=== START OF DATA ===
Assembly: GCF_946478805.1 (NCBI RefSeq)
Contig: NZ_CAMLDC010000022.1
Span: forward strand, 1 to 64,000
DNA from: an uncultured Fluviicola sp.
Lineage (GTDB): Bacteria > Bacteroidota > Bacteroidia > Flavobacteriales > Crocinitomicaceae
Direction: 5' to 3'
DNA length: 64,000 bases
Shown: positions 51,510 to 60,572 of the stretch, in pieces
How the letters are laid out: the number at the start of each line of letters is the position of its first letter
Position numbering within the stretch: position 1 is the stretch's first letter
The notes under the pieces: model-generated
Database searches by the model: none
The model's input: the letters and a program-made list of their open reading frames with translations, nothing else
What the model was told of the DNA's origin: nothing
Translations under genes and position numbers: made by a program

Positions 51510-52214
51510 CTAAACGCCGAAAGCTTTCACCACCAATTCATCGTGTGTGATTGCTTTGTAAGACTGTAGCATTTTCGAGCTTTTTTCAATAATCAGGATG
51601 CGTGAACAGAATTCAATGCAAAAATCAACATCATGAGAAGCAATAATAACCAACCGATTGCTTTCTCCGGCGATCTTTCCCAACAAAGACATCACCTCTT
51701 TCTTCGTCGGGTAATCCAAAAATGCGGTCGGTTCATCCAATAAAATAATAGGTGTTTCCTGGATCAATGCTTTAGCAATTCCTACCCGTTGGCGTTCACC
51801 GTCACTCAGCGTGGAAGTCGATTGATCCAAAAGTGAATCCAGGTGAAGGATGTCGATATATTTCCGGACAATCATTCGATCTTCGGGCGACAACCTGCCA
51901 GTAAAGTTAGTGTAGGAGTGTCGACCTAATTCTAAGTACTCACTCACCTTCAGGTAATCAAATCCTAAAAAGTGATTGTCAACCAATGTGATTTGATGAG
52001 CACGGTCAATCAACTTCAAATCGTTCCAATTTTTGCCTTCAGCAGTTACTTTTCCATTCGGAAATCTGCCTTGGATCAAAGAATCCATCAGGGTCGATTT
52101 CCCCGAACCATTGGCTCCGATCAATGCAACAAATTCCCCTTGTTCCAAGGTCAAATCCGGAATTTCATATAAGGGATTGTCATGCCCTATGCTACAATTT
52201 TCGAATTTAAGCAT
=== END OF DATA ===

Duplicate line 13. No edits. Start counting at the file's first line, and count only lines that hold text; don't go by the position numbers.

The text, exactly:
The model's input: the letters and a program-made list of their open reading frames with translations, nothing else